CNN  — 

Every day, Americans throw away 500 million plastic straws, enough to circle the Earth twice, or fill 125 school buses.

That means the average American uses over 35,000 of them in a lifetime. But that could even be a low estimate, according to actor Adrian Grenier of the non-profit Lonely Whale, which started a campaign called Strawless Ocean.

“Conservatively, you can guess that Americans will use on average two plastic straws a day, so 500 million is an accurate estimate. But I challenge you to start paying attention to the straws you get in your iced coffee, smoothies, soda, and cocktails. When I’m in New York or LA the number of plastic straws I receive is often closer to 10 a day.”

Worldwide, plastic straws are the sixth most common type of litter, according to Litterati, an app that identifies and maps trash, and among the top 10 marine debris items according to environmental advocacy group Ocean Conservacy.

Made from fossil fuels, they are almost never recycled because they’re too small and could be made from several different types of plastic. They simply contribute to the massive problem of plastic pollution; eight million tons of plastic is dumped into the oceans every year.

Make it an option

Plastic straws are now the target of a growing movement to reduce their use. Possibly the first of such campaigns, Be Straw Free was started in 2011 by Milo Cress, who was only nine years old at the time. “I noticed that whenever I ordered a drink at a restaurant, it would usually come with a straw in it, and I don’t usually need a straw,” he said.

Milo Cress

“This seemed like a huge waste. Straws are made of oil, a precious and finite resource. Is making single-use plastic straws, which will be used for a matter of minutes before being tossed away, really what we want to do with this resource?”

Cress started asking restaurants in Burlington, Vermont, where he lived at the time, to stop providing straws automatically to customers and make them optional instead. Many agreed and his request made ripples nationwide. He says that restaurants that make the switch report a reduction in the number of straws they use between 50 and 80%.

Stop sucking

In 2015, a shocking viral YouTube video of a sea turtle with a plastic straw lodged into its nostril gave the movement a boost.

Plastic straws may seem like a minor problem, but they can help tackle bigger problems, according to Grenier. “A straw may be small, but it’s the DNA of carelessness and it just might be a gateway into solving the much larger issue of plastic pollution. They connect all of us, no matter where we live or how much money we make, and they’re an opportunity to start a conversation.”

Grenier has launched a campaign called #stopsucking, with a viukdeo featuring a giant octopus tentacle slapping straws away from the faces of famous people, including physicist Neil DeGrasse Tyson and model Brooklyn Decker.

The lighthearted approach is a deliberate strategy. “Environmental destruction is such a disheartening topic and facing these realities can breed apathy which doesn’t actually produce change,” he said. “That’s why we are committed to creating a movement grounded in positivity and levity. It’s working. Just take our Strawless In Seattle campaign as proof.”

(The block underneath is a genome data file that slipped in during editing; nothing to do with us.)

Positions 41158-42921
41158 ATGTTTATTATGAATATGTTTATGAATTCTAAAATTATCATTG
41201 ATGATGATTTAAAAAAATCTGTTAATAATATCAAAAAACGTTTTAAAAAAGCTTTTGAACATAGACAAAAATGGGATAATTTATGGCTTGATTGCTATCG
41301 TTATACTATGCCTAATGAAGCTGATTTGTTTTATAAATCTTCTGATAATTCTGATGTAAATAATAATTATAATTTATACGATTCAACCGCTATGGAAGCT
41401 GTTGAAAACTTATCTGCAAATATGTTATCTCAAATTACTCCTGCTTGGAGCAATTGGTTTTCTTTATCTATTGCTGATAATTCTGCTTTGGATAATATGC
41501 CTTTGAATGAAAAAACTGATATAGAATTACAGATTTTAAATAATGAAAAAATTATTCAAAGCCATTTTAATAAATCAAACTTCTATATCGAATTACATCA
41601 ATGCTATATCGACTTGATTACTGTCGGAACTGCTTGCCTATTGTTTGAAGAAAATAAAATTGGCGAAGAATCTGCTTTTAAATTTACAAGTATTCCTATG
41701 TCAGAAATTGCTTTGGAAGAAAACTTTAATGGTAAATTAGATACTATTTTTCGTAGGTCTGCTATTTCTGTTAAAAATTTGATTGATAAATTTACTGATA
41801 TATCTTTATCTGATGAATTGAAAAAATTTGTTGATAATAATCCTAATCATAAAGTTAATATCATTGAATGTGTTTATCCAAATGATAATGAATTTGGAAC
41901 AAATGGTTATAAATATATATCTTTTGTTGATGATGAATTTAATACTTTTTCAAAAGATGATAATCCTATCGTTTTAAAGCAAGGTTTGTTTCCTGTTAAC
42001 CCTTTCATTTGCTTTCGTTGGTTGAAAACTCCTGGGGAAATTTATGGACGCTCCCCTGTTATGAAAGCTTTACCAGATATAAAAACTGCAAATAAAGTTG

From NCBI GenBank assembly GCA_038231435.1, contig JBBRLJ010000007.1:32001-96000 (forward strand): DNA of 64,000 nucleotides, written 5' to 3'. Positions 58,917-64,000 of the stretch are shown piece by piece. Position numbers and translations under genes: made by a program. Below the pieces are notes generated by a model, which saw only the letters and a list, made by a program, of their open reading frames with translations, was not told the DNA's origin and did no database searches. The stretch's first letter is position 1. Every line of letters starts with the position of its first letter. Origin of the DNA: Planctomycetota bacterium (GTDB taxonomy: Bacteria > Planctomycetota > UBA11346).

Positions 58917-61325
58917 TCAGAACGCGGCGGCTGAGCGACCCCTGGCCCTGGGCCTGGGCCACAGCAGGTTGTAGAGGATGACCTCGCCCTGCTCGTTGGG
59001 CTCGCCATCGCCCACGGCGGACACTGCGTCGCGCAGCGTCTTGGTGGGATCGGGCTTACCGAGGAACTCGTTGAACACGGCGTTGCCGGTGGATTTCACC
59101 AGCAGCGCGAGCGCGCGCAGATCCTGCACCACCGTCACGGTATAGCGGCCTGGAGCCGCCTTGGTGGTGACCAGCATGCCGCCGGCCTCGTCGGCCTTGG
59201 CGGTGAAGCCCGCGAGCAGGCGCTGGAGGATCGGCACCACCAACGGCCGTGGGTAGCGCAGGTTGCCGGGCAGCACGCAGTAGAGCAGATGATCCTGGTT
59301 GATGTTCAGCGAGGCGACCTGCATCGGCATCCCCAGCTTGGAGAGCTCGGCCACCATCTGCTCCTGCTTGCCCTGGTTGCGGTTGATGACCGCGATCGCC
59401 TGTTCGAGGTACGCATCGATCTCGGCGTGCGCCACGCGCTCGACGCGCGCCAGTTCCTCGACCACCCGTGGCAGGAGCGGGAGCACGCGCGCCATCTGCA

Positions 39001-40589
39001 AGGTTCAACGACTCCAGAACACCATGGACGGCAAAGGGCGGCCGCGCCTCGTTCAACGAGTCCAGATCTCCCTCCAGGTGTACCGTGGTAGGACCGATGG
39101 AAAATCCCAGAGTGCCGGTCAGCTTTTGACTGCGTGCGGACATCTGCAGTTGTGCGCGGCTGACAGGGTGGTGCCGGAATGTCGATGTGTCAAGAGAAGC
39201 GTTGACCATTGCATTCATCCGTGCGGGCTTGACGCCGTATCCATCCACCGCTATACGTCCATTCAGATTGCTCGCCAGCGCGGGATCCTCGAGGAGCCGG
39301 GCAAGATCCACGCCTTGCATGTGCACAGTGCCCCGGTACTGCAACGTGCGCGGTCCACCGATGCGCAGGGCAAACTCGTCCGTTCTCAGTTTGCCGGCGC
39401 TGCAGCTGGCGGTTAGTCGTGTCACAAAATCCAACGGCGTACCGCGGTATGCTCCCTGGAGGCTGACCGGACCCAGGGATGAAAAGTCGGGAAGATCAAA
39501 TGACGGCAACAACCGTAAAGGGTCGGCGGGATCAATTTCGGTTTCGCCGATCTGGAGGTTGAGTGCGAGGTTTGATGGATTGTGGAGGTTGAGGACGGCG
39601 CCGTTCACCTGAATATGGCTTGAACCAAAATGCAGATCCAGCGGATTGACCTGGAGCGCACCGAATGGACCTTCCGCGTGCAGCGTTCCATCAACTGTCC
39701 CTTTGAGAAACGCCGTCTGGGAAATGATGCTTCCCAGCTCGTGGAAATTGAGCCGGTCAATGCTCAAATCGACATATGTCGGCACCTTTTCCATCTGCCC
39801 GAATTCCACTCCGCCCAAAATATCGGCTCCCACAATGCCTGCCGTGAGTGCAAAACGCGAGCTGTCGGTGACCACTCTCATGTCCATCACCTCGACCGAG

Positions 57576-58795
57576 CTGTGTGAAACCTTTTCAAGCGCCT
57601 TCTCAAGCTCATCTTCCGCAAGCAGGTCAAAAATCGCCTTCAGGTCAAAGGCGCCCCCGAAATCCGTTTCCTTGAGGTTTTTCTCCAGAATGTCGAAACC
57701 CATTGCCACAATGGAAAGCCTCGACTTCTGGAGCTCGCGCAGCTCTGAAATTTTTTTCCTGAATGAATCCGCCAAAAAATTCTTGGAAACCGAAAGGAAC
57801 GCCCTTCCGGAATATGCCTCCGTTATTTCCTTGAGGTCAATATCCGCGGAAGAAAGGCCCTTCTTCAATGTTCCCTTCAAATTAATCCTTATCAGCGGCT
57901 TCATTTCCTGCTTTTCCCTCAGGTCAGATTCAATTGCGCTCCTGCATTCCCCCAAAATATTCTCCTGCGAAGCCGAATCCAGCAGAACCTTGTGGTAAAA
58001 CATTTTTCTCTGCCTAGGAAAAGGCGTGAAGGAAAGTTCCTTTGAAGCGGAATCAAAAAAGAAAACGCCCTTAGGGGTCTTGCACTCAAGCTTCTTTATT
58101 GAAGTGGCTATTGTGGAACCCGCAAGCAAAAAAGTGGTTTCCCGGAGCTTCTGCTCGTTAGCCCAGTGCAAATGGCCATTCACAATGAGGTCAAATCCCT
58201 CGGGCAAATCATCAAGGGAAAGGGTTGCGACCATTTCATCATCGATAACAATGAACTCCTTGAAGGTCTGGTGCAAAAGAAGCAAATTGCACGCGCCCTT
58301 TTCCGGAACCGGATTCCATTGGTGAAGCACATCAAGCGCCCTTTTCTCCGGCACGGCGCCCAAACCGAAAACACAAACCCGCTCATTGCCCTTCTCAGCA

That campaign helped Seattle save 2.3 million plastic straws in about three months by helping businesses and restaurants switch to a paper straw that biodegrades. Later this year, the city will impose an official ban on straws and plastic utensils.

Better alternatives

The anti-straw sentiment has crossed borders into the UK, where straws have been included in a government plan to ban all plastic waste by 2042. Last year, large pub chain Wetherspoons announced that it would replace plastic straws with paper alternatives across 900 outlets. After the announcement, many smaller chains and pubs across the country followed suit. According to Wetherspoons CEO John Hutson, the move will save 70 million plastic straws a year and the reaction from patrons has been “very positive.”

After UK Environment Secretary Michael Gove hinted in February that he was considering a nationwide ban on plastic straws, an online petition asking him to do so officially, started by students from a primary school in the outskirts of London, gained tens of thousands of signatures.

Offering alternatives or making plastic straws optional, rather than banning them outright, is a common trait among these campaigns. “We do not want to make people feel bad for needing or even wanting to use a straw in their drink,” said Jackie Nunez, founder of The Last Plastic Straw.

An estimated eight million tons of plastic enter our oceans and waterways every year. At this rate, there will be more plastic than fish in the oceans by 2050.

“There are many other viable alternatives to single-use plastic drinking straws that are less harmful to the environment, wildlife and humans,” she said.

Some people use straws to reduce the damage of sugary or acidic drinks to their teeth, or due to special requirements. “There are disabled people who write me to tell me they carry reusable straws with them – many reusable straws even come with a carrying case,” said Cress. “There are reusable glass, stainless steel, copper, bamboo, and several other kinds of reusable straws.”

By not demonizing the straw as an object, he thinks activists can hope to achieve better goals. “I am not out to ban straws. I think it’s much more effective to encourage people to make the choice not to use them. Voluntary participation encourages people to spread the word. Forcing people to do things is not always the most effective way to make a change.”